19 October 2007 · Source: CORDIS Website · Download PDF

Bringing healthcare to people's homes: the NUADU project


A virtual hospital and a home for 'assisted living' using an information and communication technology (ICT) system are just two of five pilot sites planned in the framework of a project entitled NUADU. The principle objective shared by the pilot sites is to improve long-term healthcare and well-being through networked ICT services. The applications and systems will be tested in everyday life.


The University of Sannio in Italy is one of 20 partners from five European countries tackling the technical challenges of networked healthcare. In collaboration with two Italian hospitals in the Campania region and the Italian IT company AtosOrigin, the university researchers are trying to create a sensor system that can monitor patients at home.


As diseases of the circulatory system are responsible for 42% of deaths in Italy, the scientists and developers are focusing on sensors that will observe a patient's heart rate and blood pressure, but will also factor in the patient's environment. This means that the systems will be aware of whether a patient's heart rate is increasing due to a circulatory anomaly or simply because the patient is running, Eugenio Zimeo from the University of Sannio tells CORDIS News.


He says that the virtual hospital will enter the test phase some time in 2008. Until then, the team is tackling some major challenges, says Dr Zimeo. 'From the technological point of view the challenges are related to the sensors, the size of the sensors and the ability to retrieve useful data. From the scientific point of view, the main challenge is to correlate different information coming from the body of a patient and from the environment in which the patient lives.'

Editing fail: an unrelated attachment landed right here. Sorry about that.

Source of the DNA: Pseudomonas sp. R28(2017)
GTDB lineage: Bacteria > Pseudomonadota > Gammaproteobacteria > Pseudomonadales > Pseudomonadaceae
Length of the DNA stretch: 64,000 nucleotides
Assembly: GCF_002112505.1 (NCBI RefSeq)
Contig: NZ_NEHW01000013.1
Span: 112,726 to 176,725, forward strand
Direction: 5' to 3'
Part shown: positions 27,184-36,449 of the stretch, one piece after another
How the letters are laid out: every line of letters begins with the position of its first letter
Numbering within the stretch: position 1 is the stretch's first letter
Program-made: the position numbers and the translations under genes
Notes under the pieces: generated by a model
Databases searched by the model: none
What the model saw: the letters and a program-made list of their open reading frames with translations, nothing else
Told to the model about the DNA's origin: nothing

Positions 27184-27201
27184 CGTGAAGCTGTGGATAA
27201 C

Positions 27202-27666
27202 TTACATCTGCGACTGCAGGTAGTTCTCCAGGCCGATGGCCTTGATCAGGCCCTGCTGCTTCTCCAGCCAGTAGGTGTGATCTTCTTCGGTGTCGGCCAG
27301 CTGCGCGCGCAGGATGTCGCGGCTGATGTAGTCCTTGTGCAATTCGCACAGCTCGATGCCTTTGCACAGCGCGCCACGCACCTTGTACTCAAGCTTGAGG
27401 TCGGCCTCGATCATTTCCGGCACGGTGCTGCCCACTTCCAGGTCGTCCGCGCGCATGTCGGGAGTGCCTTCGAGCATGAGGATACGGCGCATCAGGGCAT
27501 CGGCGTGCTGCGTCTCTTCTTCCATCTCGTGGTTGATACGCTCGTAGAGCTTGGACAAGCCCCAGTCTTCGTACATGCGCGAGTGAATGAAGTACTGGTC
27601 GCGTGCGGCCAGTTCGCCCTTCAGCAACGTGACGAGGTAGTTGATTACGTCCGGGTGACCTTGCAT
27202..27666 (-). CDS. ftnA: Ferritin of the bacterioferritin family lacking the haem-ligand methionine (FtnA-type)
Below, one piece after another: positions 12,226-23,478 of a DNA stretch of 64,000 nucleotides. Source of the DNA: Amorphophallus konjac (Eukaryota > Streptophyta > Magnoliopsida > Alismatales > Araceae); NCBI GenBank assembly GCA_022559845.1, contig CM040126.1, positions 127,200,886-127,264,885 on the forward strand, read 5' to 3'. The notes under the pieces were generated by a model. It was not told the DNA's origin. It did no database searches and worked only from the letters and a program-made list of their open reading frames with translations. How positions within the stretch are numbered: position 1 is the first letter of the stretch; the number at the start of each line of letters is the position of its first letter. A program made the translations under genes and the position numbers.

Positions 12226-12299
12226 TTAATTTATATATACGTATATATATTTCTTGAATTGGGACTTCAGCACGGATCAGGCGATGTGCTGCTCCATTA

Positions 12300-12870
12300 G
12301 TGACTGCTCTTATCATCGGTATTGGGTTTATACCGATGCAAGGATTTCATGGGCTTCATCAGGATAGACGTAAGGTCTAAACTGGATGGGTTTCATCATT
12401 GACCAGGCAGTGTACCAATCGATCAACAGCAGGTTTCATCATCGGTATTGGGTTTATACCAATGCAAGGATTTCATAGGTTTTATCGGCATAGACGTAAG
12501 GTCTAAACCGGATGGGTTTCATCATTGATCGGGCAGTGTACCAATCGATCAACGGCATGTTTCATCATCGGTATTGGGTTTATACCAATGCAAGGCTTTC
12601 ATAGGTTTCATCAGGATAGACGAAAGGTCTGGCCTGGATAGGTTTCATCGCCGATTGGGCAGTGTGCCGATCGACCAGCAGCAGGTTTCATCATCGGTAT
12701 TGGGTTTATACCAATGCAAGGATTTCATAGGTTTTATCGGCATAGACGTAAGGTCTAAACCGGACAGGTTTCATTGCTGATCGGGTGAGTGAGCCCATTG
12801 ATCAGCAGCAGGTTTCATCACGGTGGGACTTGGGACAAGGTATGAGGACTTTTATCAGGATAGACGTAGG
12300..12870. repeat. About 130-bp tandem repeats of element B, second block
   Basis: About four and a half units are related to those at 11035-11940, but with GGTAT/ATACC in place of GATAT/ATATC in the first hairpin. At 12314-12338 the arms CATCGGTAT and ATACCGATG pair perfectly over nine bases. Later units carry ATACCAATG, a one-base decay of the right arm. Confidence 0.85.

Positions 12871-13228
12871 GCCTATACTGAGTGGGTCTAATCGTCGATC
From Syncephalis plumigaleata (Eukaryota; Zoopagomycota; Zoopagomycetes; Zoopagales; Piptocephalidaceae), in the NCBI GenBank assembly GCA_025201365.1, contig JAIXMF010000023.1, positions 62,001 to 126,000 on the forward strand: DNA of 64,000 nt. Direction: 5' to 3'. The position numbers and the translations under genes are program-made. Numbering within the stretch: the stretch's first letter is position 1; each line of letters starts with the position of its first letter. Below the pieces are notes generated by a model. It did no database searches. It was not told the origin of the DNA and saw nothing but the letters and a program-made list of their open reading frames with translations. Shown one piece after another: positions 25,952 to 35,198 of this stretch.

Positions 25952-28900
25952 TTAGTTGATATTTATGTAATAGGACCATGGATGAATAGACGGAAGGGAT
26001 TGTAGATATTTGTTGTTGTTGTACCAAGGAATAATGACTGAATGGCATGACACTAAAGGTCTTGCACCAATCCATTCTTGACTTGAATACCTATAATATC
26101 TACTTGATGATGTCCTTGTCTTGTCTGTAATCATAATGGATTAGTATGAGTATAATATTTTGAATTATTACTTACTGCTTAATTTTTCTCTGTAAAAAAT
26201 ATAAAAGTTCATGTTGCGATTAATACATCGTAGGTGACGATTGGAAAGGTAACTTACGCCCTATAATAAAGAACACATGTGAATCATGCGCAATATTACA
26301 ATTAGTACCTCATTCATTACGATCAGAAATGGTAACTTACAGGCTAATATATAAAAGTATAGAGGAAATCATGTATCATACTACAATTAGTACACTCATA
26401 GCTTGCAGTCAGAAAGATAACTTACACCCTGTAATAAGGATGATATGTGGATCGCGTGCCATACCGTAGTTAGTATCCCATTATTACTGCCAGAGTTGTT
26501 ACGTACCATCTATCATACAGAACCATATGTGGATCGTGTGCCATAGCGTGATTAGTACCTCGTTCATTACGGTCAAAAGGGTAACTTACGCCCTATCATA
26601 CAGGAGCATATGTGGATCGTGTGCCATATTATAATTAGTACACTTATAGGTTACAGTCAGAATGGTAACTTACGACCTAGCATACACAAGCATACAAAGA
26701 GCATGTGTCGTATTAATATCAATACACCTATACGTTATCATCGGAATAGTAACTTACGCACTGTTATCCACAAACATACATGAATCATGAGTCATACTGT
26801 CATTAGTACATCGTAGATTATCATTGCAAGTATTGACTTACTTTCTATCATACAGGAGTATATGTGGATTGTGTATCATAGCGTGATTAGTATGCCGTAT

NUADU and its pilot sites - presented on 18 and 19 October at the annual Information Technology for European Advancement (ITEA 2) symposium - want to develop 'end-to-end' systems. This includes developing sensor and actuator networks that collect data from the body as well as its environment. A second area of interest lies in the creation of mobile and home hubs - the actual gateways that link sensor networks through PCs, mobile phones or PDAs to services.


The third area is a web-based service platform incorporating databases, billing, authorisation and authentication. 'The kind of data that will be used will be rather private and sensitive data in some cases and the quality of the data that will be required sets quite high demands on the network and the services that they use; for example, the kind of data physicians might require when monitoring people's hearts from a distance,' NUADU project leader Ian McClelland from Philips Applied Technologies explains.



Mr McClelland thinks that some of the applications being developed in the framework of NUADU might be seen in the marketplace within the period of 2009/2010, shortly after the completion of the project itself. There are many elements embedded in these pilot sites, where technologies are quite advanced and may be implemented much more quickly, but not as a complete system, he adds.


Industry and academia from Finland, France, Italy, the Netherlands and Spain are involved in the NUADU project. It is partly funded by the ITEA programme, one of EUREKA's clusters. Established in 1999, the eight-year strategic pan-European programme ITEA is dedicated to coordinating pre-competitive research and development in embedded and distributed software. ITEA's task is to link finance, technology and software engineering at European level. This year alone, 45 projects are being carried out under the aegis of ITEA 2, worth a total of ¿740 million in investment volume.


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ITEA Call 8

The goal of NUADU (Celtic god of healing) is to explore the opportunities for providing 'healthcare